Atmosphere of Jackson Heights


Every time I pass by Jackson Heights, I encounter a number of people looking so different from me and I become conscious about it. Even though I am already living in New York where almost all nationalities of people live in, I still feel so exotic whenever I stop by the neighborhood. I feel like I am a visitor, foreigner or outsider. But other than this place, I’ve hardly experienced the feeling. And why is that?

I think it’s because its atmosphere and affect spread by it. Massumi argues that our reception of external stimuli occurs in two levels: that of form/content and that of intensity/effect. According to Massumi, people can make sense of their perceptions on the form/content level by narrativizing their experiences, while a perception on intensity/effect is “a non-conscious, never-to-be conscious autonomic remainder” of physical reactions to external stimuli (Massumi, 25). A variety of food and ethnicities is enough for me to understand why Jackson Heights is culturally rich and fun to explore, but that does not explain why I “feel” like I am one of strangers whenever I get to the neighborhood.


 According to Bergson, “Affect is an affection [in other words an impingement upon] the body, and at the same time the idea of the affection” (Bergson 31). It is true that the neighborhood itself is what generates the atmosphere. When I look around the area, I see Tibetan dumpling street food car and smell strong Indian spices and encounter various traditional religious costumes worn by people walking around, which all catch my eyes. I also hear languages that sound very different from English to Chinese, and from Spanish to Nepali or whatever the language is, and songs coming out of stores that contains so different rhythms and melody. Including lots of different restaurants, the physical surroundings/infrastructure I can feel with my sensory system generate affect so strong. When I recall the images or smell, they come to as pieces. Brennan argues that there is no central power that governs assemblages as a whole; rather the effects generated by assemblages generated by assemblages are emergent properties, emergent in that their ability to make something happen, which is distinct from the sum of the vital force of each materiality considered alone. Those all distinctive pieces of the neighborhood, from sound to smell, each serves as a physical factor that generates Jackson Heights’s own powerful atmosphere.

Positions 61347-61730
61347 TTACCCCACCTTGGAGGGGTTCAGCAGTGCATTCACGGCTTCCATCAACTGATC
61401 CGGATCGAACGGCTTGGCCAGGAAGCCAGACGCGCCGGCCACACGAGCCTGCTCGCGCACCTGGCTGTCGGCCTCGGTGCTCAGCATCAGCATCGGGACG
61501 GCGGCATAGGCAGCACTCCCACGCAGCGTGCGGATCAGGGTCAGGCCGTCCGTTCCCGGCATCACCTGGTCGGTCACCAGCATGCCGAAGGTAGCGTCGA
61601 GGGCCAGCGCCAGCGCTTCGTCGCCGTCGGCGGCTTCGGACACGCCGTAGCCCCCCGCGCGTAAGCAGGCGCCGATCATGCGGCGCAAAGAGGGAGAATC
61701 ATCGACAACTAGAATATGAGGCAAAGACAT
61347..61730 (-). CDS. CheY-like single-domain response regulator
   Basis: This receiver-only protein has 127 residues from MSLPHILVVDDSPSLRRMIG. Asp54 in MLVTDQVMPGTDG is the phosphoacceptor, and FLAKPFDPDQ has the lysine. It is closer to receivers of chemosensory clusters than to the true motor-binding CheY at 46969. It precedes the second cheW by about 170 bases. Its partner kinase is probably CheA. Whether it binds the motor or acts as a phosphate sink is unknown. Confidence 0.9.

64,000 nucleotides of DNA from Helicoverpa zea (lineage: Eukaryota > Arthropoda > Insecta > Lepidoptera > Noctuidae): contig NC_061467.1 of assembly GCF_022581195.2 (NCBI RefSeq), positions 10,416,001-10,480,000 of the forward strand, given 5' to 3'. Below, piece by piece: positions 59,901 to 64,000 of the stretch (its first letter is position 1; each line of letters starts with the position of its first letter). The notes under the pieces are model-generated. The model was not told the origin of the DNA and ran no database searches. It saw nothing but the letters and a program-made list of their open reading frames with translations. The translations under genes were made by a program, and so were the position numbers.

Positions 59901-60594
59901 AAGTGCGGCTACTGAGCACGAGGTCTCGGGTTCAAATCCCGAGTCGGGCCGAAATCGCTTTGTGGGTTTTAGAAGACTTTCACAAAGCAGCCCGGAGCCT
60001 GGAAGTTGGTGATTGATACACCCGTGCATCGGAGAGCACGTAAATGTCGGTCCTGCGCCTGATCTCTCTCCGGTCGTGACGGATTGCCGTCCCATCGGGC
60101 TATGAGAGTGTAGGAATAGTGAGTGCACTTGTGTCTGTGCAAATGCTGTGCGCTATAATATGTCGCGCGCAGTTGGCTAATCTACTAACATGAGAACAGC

~ by Boraborashoot on October 4, 2015.

3 Responses to “Atmosphere of Jackson Heights”

  1. Bora –

    Awesome images! They make me hungry.

    Your discussion of the way Jackson Heights affects you is essential. The fact that you felt as though you were an outsider in this space that is seemingly so all-inclusive, a cultural catch-all, is very interesting to me. Is there an exclusivity to this cultural hodgepodge? It’s unexpected but go deeper with that as it is the genuine affect you experienced as an outsider.

    Also your discussion on assemblages and memory is poignant. It poses the question, how do we recall affect?

    Go deeper in your descriptions of smells and sounds! As a reader I’d love to come as close as possible to experiencing them with you.

    Great job.
    – Jamie

  2. I like that you are exploring the nuances of ‘otherness’ in your identity, as a minority living in New York. As you mentioned, New York is already a pretty diverse place– but we still manage to feel out of place in a lot of contexts. I think your argument that the feeling of otherness stems from your senses is interesting, that unusual sensory experiences can affect your feeling of belonging. I think it would be worth it to continue thinking about being ‘other’ in an already ‘other’ space.

  3. I find you description of the ‘feel’ of you being a stranger in your chosen ecology to be exceptionally interesting! Also very nice choice of imagery!

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